The cast is terrific from the oldest to the very youngest. Gong Yoo as Seok-Woo makes for a compelling lead as he struggles to connect with his daughter and be the father she now needs more than ever. Ma Donk-Seok as Sang-Hwa adds strength and humor to his role as the future father not just protecting his own pregnant wife, but the lives of the others as well. His wife, Sung-Gyeong, is played by Jung Yu-Mi, who gets a head start on motherhood by looking out for little Su-an. It is Kim Soo-Ahn who steals the show and your heart as Su-an. She is utterly adorable, and gives an absolutely heart-wrenching performance as she witnesses the horrors that surround her. She’s able to convey such concern and anguish without so much uttering a word at times as we watch her notice the events unfolding as others remain oblivious. If you aren’t moved by her performance, you may as well be one of the throngs of the undead.
In addition to the direction, credit goes to Park Joo-suk, who adds social consciousness and class warfare to his energetic script. There’s the balance of work and family, the thoughtless profiting off the harming of others and the distinction between different levels of society. While those with little are willing to sacrifice themselves for loved ones or even strangers, there are others of wealth who prove to be selfish and cowardly, with concern only for themselves (hmmm, what presidential candidate does that remind us of). And just as the mindless hordes of zombies congregate and attack en masse, so do those scared individuals with the shared interest of self-preservation at the expense of all others.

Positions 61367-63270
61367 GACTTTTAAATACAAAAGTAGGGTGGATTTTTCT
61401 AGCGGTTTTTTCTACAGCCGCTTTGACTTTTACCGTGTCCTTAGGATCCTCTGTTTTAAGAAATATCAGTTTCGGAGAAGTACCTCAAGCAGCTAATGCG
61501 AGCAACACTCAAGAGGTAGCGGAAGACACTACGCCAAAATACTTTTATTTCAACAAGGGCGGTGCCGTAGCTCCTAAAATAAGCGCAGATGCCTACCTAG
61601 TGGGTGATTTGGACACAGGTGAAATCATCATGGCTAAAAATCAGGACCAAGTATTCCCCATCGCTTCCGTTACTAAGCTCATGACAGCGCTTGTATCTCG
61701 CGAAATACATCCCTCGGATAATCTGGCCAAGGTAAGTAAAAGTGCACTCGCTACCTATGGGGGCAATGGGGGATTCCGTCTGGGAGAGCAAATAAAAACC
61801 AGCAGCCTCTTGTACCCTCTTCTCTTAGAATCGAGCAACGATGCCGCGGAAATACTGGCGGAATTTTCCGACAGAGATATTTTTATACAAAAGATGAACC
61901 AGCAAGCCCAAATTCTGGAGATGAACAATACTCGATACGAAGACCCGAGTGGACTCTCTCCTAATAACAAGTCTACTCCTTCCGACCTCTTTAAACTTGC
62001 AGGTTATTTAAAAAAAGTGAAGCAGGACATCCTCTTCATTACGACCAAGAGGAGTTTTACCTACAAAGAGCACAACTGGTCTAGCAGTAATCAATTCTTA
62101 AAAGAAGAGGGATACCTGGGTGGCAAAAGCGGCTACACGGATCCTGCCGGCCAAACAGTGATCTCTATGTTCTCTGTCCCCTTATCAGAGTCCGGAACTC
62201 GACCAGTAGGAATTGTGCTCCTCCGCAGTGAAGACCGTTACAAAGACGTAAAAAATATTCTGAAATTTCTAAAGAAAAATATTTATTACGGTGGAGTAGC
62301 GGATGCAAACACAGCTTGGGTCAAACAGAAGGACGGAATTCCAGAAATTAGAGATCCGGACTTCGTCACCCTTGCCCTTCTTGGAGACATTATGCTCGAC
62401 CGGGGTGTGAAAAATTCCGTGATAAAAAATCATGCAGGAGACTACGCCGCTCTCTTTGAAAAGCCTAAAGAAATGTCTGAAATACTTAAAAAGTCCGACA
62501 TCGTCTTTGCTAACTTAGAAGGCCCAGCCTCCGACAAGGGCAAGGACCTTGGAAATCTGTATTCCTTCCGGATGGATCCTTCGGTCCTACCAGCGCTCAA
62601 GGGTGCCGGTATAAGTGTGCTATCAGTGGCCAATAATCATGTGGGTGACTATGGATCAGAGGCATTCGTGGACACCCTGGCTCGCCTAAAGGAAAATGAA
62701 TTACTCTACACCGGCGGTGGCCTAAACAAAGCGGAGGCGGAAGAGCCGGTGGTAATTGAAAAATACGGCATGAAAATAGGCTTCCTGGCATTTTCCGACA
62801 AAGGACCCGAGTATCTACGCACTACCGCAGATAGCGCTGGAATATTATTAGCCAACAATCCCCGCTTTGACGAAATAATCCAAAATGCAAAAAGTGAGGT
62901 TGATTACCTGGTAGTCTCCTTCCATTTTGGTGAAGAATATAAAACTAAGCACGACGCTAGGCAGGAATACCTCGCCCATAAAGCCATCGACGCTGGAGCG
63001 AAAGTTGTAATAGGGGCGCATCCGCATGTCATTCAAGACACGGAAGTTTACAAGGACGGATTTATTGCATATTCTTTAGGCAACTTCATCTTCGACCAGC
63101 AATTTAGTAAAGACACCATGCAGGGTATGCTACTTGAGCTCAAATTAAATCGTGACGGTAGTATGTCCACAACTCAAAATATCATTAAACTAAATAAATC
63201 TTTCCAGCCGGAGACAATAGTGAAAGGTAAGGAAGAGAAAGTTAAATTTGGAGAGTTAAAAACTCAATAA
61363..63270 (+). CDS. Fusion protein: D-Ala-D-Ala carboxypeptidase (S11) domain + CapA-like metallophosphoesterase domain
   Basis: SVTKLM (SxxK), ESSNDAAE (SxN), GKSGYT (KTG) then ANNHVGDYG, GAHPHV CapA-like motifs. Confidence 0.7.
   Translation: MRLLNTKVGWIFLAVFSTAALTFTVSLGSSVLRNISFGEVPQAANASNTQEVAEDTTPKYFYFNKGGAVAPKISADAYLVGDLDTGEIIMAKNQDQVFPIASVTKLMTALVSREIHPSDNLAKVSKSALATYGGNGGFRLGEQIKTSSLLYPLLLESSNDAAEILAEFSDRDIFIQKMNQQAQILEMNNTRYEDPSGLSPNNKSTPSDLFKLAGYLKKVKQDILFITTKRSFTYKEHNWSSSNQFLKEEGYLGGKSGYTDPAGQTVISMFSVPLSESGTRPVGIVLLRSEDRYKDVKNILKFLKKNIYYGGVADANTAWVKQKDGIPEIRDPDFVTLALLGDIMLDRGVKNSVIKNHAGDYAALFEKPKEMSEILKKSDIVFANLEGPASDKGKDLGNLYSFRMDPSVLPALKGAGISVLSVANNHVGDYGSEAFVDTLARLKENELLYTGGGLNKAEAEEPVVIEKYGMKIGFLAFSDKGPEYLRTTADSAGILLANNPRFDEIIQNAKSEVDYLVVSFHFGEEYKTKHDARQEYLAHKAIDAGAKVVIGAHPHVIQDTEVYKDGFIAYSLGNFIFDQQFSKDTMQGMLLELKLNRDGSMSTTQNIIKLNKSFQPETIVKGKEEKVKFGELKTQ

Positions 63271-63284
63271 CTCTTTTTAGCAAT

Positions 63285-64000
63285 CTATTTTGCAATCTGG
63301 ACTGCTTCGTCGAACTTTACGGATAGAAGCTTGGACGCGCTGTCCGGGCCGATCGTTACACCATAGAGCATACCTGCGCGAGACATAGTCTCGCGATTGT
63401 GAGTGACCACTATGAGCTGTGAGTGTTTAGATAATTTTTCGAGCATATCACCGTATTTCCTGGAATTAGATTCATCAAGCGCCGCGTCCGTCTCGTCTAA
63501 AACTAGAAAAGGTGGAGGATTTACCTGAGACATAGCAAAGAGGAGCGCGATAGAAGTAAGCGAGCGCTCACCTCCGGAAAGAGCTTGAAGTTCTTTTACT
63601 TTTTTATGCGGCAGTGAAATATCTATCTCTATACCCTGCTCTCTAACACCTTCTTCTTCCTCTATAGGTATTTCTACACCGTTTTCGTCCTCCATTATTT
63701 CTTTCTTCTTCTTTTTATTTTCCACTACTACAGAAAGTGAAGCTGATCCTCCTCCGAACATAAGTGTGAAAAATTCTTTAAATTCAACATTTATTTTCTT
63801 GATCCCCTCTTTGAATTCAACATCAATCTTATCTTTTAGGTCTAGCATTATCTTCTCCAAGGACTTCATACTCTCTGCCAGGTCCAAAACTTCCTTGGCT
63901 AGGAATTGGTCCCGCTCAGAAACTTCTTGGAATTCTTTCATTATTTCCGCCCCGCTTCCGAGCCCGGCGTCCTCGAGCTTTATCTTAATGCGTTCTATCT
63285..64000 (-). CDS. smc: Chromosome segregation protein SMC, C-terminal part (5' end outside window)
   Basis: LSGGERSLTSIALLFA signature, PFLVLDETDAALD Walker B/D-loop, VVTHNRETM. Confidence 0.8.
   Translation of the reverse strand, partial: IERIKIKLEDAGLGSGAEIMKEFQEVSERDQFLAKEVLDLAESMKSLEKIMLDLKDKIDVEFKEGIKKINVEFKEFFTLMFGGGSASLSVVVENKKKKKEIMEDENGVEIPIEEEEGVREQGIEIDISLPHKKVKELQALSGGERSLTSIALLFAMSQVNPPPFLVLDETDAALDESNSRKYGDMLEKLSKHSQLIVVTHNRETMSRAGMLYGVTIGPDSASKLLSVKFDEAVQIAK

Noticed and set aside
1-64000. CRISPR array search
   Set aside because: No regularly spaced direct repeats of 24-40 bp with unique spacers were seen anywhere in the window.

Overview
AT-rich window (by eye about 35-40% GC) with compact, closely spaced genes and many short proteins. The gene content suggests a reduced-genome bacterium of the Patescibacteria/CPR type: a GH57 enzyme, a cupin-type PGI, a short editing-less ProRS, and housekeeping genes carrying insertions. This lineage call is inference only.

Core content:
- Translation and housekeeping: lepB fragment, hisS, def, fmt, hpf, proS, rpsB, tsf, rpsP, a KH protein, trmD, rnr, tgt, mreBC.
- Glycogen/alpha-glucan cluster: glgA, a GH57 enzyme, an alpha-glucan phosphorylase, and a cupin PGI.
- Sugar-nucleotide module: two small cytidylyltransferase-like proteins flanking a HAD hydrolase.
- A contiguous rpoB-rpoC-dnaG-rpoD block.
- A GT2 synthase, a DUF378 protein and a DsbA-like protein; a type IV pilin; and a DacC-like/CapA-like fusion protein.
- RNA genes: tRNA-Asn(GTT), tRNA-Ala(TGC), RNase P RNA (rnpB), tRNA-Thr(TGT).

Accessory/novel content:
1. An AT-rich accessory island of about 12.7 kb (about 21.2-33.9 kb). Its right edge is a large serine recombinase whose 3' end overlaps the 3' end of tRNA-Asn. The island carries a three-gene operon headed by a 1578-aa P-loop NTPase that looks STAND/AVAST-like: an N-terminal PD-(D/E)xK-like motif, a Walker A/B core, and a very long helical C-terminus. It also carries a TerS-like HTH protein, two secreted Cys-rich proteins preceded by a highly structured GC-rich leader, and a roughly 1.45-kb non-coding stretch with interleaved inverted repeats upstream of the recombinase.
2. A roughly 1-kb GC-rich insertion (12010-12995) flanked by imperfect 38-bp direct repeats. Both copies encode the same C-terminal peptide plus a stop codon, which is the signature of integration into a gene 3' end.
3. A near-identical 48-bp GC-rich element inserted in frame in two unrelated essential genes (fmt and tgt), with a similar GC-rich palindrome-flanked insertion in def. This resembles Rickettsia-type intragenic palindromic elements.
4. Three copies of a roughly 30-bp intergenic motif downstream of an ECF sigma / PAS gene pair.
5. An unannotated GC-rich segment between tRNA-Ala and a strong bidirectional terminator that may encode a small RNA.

Kudos to the entire crew that brought this stunning achievement to life, from the cinematography by Lee Hyung-deok to the editing of Yang Jin-mo to the astounding F/X work by Jung Do-an & Park Gyeong-su. They’ve created some truly frightening-looking zombies, of the fast-moving variety, by the way, and the manner in which they come to ‘life,’ in jerky, bone-crunching contortions, is unnerving and unsettling. Praise must go to all the actors portraying the undead as they really give it their all. It’s interesting to note that while their is so much carnage and death going on, there is little to no blood and guts spilled. Though the attacks and kills are terrifying, it’s without spurting arteries and eviscerated organs, which the Gore 4 is certainly a fan of, but here, they aren’t missed for a second.
Though South Korean horror may not be as celebrated as that of the Japanese, they have released a number of gems – Kim Jee-woon’s A Tale of Two Sisters (2003) and I Saw the Devil (2010), Bong Joon-ho’s The Host (2006), Park Chan-wook’s Thirst (2009) – which have shown they can bring entertaining and shocking visions to the screen. Train to Busan will no doubt be added to that list. It is a blood-curdling, relentless, whirlwind trip of terror, with plenty of stops for tugs on the heartstrings. The movie has been a smash hit in its native country, and can currently be seen on American screens. Fans will be happy to know a full-length animated prequel, Seoul Station, also by Sang-ho, is getting released now, and there’s even been talk of a live-action sequel as well. So, hang on, there’s plenty more Korean zombie action on the way!
— review by Brian de Castro